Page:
2.2. Simplified theoretical model
To theoretically model the main characteristics of the observed gain mechanism, we consider a homogeneously broadened three-level Λ system as shown in Fig. 3. The states |a〉 and |c〉 belong to the non-relaxing ground states with zero energy. The state |b〉 is the excited level with energy ħω0 and decay rates to the two ground states equal to Γba and Γbc, with Γ = Γba + Γbc being the total spontaneous decay rate, Γ/2π = 5.2MHz. The incoherent pumping rate ΓP pumps directionally some of the population from state |c〉 to state |a〉. This incoherent pump rate is introduced to model the effect experimental beam P, which essentially transfers population from others Zeeman sublevels to the one interacting with the coupling beam C. This corresponds to a simplifying assumption, which, as we will see, captures the essencial physical characteristics of the observed results. A strong coupling field C drives the transition |a〉 → |b〉, while a weak signal field S is applied to the transition |c〉 → |b〉. The detunings of the C and S fields from the corresponding atomic resonant transitions are denoted by ΔC and ΔS, respectively.
In the rotating wave approximation, the time evolution for the slowing varying population and coherence amplitudes (σ) are governed by the equations:
In the above equations we consider Γba = Γbc = Γ/2, and δ = ΔC − ΔS. Ωi(i = C, S) represents the Rabi frequency associated with beam i in an atom at position r⃗, and is given by Ωi(r⃗) = μiℰi(r⃗)eik⃗i·r⃗/ħ, with μi being the dipole moment of the transition coupled by Ωi, ℰi(r⃗) the electric field envelope of beam i, and k⃗i its wave-vector.
We assume a closed three-level system, so that σaa + σbb + σcc = 1. In order to find the response of the system, we solve the above equations, in steady state regime, in all orders in the coupling field C and in first-order in the signal field S, to obtain in terms of the zero-order solutions :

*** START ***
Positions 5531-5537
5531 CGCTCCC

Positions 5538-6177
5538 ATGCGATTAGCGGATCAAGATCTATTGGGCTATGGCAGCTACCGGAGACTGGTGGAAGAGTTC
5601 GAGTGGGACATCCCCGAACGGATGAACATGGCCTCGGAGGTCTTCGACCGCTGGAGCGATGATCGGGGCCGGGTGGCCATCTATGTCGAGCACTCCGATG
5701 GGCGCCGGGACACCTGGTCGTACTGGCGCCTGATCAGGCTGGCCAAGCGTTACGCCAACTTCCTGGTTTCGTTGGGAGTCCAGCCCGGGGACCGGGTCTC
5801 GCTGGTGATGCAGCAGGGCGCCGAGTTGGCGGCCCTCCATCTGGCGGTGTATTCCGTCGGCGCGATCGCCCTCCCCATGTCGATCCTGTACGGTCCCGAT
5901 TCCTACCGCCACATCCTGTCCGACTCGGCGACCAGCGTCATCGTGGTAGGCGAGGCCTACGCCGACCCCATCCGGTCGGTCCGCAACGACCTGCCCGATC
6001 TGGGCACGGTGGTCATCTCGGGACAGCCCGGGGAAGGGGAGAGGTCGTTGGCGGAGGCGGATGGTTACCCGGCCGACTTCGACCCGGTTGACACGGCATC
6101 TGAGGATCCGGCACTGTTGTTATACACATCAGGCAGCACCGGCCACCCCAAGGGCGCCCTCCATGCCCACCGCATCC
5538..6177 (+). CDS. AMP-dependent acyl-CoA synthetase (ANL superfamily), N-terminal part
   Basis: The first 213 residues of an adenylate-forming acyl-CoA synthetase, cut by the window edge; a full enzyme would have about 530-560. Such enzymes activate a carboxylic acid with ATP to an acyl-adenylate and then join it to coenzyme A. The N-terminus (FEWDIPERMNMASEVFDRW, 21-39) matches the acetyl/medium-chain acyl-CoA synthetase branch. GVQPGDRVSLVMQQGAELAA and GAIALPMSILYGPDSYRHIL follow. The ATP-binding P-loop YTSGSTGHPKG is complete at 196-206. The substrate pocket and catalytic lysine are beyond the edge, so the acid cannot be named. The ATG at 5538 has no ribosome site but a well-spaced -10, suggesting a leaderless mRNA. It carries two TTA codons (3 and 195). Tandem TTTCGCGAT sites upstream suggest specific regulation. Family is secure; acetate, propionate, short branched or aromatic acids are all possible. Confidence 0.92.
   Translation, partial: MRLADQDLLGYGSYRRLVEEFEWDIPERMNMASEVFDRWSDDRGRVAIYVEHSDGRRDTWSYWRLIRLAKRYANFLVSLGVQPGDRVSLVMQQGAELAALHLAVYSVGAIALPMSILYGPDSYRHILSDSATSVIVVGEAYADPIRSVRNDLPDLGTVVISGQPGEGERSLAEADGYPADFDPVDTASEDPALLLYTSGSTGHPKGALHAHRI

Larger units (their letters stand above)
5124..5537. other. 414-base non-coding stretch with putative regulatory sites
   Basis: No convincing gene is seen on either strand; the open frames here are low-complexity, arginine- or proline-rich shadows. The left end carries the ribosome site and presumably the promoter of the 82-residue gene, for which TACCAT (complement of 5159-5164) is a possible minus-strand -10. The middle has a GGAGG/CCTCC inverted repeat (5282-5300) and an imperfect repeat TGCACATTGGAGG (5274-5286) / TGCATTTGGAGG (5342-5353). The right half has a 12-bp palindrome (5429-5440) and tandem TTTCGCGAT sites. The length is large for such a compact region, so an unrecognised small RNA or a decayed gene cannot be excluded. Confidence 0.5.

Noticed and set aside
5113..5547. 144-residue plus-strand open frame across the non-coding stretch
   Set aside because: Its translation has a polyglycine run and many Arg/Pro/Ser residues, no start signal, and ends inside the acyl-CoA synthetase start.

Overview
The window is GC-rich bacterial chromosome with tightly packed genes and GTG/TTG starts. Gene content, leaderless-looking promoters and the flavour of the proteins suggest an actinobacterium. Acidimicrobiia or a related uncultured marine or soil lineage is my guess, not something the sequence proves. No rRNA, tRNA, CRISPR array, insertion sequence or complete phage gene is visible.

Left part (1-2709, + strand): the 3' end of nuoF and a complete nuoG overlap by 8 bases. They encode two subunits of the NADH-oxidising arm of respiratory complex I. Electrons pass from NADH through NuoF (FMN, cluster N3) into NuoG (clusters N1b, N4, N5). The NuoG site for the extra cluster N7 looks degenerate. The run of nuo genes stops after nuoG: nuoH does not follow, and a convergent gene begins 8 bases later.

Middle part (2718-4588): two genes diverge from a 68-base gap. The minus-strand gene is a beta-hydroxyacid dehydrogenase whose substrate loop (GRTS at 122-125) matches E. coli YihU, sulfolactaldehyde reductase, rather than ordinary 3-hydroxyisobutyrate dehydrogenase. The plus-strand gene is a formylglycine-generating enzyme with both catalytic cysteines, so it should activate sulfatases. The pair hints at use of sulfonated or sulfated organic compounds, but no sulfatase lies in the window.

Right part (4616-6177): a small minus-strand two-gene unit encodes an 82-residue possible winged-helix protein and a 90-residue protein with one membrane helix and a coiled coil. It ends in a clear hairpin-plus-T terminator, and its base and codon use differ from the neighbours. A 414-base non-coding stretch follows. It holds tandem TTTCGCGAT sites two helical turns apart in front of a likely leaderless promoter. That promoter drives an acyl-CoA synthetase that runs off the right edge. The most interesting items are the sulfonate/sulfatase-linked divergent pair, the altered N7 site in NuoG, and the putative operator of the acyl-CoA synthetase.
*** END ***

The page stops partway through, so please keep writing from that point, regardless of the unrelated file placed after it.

The relevant zero-order populations and coherence are given by:
The absorption of the signal beam is determined by the imaginary part of . In Fig. 2(b) we plot the signal beam transmission spectrum, in units of Γ, for three different coupling beam detunings, as used in the experiment. For these spectra we have set the optical density of the medium equal to 3, which is of the order of the one measured experimentally, and used ΩC/Γ = 0.1 and ΓP/Γ = 0.05. As we can see, this simple model reproduces well the main characteristics of the measured spectra. We have checked that for ΓP = 0, the corresponding spectra reduce to the usual EIT spectra, showing total transparency at δ = 0, but no gain. Nevertheless, in order to reproduce the observed spectrum the used Rabi frequency for the coupling beam is about one order of magnitude smaller than the one used in the experiment. This discrepancy can be due to the simplification of our atomic level scheme, which does not accounts for the total multiplicity of Zeeman sublevels, and which can lead to a much smaller effective intensity. Moreover, the optical coherence is proportional to the complex Rabi frequency associated with beam S, therefore, it has the same phase dependence of this incident optical field. We have also measured the dependence on the gain with the intensity of the coupling beam, and the theoretical model also predicts qualitatively the observed saturation behavior.
2.3. Amplification of LG mode
Now we turn to the observation of narrow band amplification of a LG mode carrying OAM. For this purpose, we use a spatial light modulator (SLM), not shown in the experimental scheme of Fig. 1, to shape the signal beam S in a LG mode with topological charge ℓ. For such mode the electric field amplitude, described in the cylindrical coordinates (ρ,ϕ, z) at the plane z = 0, is given by: